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I'm learning about JavaScript, its scoping, namespaces, and global variables (and how not to use them).

I have a full example below illustrating my question. I build a namespace "named" JavascriptLearning and then add a Customer function to the namespace. It works as expected, the JavascriptLearning object/namespace is added to the global object, and the Customer function is added to this namespace.

After this, I then create four variables. I'm confused on why these four variables appName, test, cust1 and notNewInstance are not being added to the global scope, as I thought they would be.

(I discovered that they weren't being added to the global namespace by debugging in Chrome and viewing the "this" object at then end of execution, at the alert call.)

        var JavascriptLearning = window.JavascriptLearning || {};

        // Pass in the namespace
        (function(nameSpace) {
            // Uppercased because we are using this function as a "class".
            nameSpace.Customer = function Customer(name, company) {
                // Using this, we create a new object and add properties to it.  Puts an object dynamically with a "shape"
                this.name = name;
                this.company = company;

                // Without a return keyword, the return value would be undefined
                return 0;
        var appName = "Hello";
        var test = function TEST() { return; }

        // Assigning the new keyword is used to return an object as defined in the function.
        var cust1 = new JavascriptLearning.Customer("Matt", "Company");

        // Not using the new keyword simply uses the return value of the function
        var notNewInstance = JavascriptLearning.Customer("Test", "Company");
        this.alert(cust1.name + " " + cust1.company);

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werks4me, I get "Matt Company" in Chrome 21. –  ken Sep 17 '12 at 21:51
@ken The script runs successfully, I was asking why I wasn't seeing some of my variables in the global scope –  contactmatt Sep 17 '12 at 21:54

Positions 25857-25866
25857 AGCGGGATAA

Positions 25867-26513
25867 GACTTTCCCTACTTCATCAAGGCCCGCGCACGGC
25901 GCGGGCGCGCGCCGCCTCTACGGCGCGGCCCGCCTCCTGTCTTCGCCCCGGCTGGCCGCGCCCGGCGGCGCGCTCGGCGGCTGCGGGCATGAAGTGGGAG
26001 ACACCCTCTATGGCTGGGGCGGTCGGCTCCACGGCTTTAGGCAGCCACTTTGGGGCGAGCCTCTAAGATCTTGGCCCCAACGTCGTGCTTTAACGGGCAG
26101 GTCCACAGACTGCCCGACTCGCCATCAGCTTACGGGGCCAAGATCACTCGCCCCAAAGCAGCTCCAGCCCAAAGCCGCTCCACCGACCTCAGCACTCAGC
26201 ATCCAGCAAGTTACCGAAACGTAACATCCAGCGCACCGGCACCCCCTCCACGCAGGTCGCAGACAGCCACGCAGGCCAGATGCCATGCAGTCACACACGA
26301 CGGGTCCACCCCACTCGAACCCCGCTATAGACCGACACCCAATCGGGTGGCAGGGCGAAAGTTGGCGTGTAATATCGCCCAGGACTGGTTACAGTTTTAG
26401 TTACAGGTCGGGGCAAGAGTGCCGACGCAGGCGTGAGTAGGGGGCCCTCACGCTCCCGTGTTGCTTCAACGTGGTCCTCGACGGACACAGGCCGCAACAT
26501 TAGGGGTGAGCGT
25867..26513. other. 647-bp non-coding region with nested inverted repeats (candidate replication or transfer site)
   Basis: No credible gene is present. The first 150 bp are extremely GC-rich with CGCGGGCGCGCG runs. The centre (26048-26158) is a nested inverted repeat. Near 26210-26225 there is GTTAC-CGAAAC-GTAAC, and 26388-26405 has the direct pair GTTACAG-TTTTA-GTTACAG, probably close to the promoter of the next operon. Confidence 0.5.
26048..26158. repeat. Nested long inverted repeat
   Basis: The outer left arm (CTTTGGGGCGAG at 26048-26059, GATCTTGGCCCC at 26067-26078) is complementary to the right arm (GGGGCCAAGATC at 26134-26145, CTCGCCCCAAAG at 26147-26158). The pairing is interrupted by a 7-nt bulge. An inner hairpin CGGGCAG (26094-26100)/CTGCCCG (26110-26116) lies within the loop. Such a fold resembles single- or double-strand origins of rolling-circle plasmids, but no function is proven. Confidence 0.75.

I see the variables in the global scope in Chrome debugger...are you sure you're seeing what you think you're seeing? –  Ethan Brown Sep 17 '12 at 21:56
@contactmatt but the script wouldn't execute properly if those vars weren't in the global scope; thus you have given us contradictory information. If the script runs successfully, then you can 'see' the vars in the global scope. Only if you could NOT 'see' them would you get an error, and by your own admission, you do not get an error. Thus, no bug....user error. –  ken Sep 18 '12 at 14:25
If someone upvotes me to counter the downvote I'll give them a warm cookie. –  contactmatt Sep 19 '12 at 15:18

3 Answers 3

When a global variable is set in JavaScript, it is automatically added to the window object. Chrome is most likely referencing "this" as the window object.


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JavaScript does not have proper namespaces. When the term namespace is used with JavaScript is being used incorrectly to likely refer to a scope assigned to a variable reference. At this time JavaScript only has function scope, though in the near future it will also have block scope.

You can avoid polluting the global scope by having a single global variable assigned to either an object literal or a function. Everything immediately inside the object literal would be a property, where anything inside a function needs to be scoped using the var keyword. In your top level function use the "use strict"; pragma to check for undeclared references, that would otherwise become implied (accidental) globals.

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I am seeing those vars in the global namespace. You may be mistaken?

I can contribute something useful for your studies, when declaring vars, you should declare them at the top of the current function. This happens automatically at interpretation time and is called variable hoisting

This is demonstrable for example, when you add an alert in the closure you declare,

(function(nameSpace) {
  nameSpace.Customer = function Customer(name, company) {
    this.name = name;
    this.company = company;

    return 0;

Reading the code procedurally, you would expect that to be undefined, but what's happening is this,

var JavascriptLearning = window.JavascriptLearning || {};
var var appName, test, cust1, notNewInstance;

Then the closure gains a reference to all the vars for the remainder of the function lifetime.

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